That’s what it’s going to be about. There’s all this stuff in here. We can talk about whatever we want to talk about. Let’s see. You know personal policies as a musician, playing the piano, comping, accompaniment, making time, talking about tempo and rhythm, composing. That’s some things that are in the book.

I thought it would be interesting to take up this one thing. I put a revision in the book under, I call it the “Basics.” Playing the piano. This is in the chapter, “Playing the Piano.” I came across an interesting thing many years ago, that I find is not commonly known, but it’s a way of looking at the keyboard, because the keyboard — there’s the keyboard. You’ve got all these white notes, [Plays notes.]

Then all these black notes [Plays notes.]

If you see how they’re arranged [Plays notes.]

There’s an octave. From C to C. [Plays notes.]

That’s an octave. It’s kind of unevenly arranged, if you look at it. There’s 5 notes there, 6 notes there. There’s another bunch of notes here. It’s a little — it’s not like this. But there is a way to view the keyboard in a mirror image. Where it gets divided exactly in half. And all you have to do is look at the A flat [Plays note] or the D [Plays notes.]

And all of a sudden you have a mirror image, a complete mirror image. If you look this way from the A flat, and this way, from the A flat, you’ll see a mirror image. [Plays notes.]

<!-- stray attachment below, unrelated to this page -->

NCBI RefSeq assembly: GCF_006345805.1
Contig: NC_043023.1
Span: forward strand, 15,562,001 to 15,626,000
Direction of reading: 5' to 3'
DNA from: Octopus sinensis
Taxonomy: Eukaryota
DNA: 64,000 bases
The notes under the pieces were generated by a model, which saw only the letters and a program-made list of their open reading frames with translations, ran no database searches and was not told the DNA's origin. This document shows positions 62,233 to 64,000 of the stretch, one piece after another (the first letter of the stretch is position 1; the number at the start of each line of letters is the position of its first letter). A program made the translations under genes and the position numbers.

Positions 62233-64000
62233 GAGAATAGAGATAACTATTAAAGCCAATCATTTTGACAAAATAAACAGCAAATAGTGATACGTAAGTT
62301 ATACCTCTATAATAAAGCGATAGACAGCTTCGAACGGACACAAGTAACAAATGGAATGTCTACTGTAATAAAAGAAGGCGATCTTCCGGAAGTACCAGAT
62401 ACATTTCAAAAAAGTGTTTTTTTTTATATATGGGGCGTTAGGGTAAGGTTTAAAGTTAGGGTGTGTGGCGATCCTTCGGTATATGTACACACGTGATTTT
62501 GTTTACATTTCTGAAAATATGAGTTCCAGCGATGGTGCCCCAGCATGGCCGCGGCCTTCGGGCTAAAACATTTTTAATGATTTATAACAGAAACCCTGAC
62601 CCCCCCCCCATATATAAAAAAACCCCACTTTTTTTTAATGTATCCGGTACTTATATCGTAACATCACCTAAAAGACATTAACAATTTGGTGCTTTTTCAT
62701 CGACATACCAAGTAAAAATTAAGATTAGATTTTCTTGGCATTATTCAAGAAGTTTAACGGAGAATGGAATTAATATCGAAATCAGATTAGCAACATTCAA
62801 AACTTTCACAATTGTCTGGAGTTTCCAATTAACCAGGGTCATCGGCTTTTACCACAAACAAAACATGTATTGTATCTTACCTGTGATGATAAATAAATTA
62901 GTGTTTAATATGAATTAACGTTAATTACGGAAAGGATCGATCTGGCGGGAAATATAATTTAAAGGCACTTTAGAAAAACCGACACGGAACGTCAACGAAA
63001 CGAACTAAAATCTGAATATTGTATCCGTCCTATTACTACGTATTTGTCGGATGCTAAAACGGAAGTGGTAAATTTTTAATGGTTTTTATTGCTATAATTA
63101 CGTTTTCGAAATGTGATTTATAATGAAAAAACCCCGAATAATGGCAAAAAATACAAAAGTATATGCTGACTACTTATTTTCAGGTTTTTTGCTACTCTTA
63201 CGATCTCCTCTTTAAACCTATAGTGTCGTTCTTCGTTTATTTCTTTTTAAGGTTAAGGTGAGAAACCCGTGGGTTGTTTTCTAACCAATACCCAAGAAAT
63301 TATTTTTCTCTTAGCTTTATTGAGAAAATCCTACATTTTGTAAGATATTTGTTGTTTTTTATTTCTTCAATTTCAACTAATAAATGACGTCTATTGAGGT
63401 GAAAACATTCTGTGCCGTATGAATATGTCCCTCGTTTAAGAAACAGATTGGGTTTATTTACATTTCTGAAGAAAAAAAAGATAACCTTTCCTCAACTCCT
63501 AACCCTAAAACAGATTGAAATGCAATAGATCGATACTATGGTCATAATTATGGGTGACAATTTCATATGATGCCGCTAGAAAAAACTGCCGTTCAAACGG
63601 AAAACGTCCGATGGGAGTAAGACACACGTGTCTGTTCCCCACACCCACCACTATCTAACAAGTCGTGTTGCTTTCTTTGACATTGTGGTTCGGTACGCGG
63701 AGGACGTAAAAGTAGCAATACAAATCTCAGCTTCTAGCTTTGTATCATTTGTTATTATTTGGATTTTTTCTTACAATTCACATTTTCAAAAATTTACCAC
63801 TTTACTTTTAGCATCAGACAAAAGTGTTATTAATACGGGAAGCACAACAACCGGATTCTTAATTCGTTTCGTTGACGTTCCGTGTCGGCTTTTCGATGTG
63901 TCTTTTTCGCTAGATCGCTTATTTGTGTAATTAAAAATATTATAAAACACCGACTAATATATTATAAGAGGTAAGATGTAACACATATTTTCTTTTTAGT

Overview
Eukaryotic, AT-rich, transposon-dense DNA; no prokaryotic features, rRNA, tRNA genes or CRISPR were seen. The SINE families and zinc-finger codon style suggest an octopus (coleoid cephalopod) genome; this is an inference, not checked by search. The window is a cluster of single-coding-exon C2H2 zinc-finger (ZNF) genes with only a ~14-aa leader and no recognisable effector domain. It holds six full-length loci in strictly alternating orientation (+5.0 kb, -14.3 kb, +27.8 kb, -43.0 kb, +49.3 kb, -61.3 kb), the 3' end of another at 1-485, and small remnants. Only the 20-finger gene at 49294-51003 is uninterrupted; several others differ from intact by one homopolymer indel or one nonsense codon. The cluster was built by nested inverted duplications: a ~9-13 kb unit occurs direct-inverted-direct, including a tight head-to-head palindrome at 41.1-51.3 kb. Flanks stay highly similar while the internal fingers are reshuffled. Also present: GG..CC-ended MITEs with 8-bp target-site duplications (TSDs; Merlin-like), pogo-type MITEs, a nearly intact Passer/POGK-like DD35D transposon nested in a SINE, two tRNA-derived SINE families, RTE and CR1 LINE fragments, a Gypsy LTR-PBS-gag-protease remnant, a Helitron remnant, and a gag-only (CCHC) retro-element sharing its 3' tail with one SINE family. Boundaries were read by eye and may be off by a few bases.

Graphically, that is. And it’s a great reference point because — I don’t know if this was thought of when this construction of the keyboard was put together, or whenever it was, but if you think about it, most living things, especially the human body, is a mirror image. Make a line down the middle, there’s the two hands.

It’s a mirror image. Divide the mirror in half. It’s a mirror image. The hands fit on the keyboard exactly as a mirror image. You know how you — when you do exercises, you might exercise one side, but then you balance it out by exercising the other size because it’s a mirror image. You do exercises like that. ‘Cause you have to balance the body. With the piano, it’s the same thing. you want to keep both hands going. Usually we’re brought up where one hand is stronger than the other. Usually the right hand. This exercise and using this principle is a way to strengthen any phrase that you want to strengthen by turning it into a mirror image. Let me show you what I mean. There’s a D [Plays note.]

One of the exercises that I wrote, simple exercise, with the five fingers.

You put [Play note] this note here, [Play note] that note there.

See, it’s a mirror image. That’s a D [Plays note]. The hands fit on it like this, the five fingers. That’s a mirror image sound. You see that? So you’ve got five fingers and there’s a book that I used to- that my piano teacher, when I was 8 years old, Salvatore Sullo, from Boston. Classical pianist. Wonderful guy. He used to laugh at jazz. When I went and auditioned for Sulo, I played [Plays song]

He sat there snickering, “Haha that’s that Dizzy Gillespie music!” But anyway, he was a cool guy, he introduced me to these Italian books called the “Rossomandi.” I don’t even know if they make them anymore. I have this tattered copy. They have these mirror image exercises in there. This was the first one. It was [Plays notes.]

You know, [taps fingers.] That’s all it is [Plays Notes.] But the shape of the keyboard, shapes the exact shape of the hand. It’s a mirror image. You can do all sorts of things with that, you can go [Plays notes.] …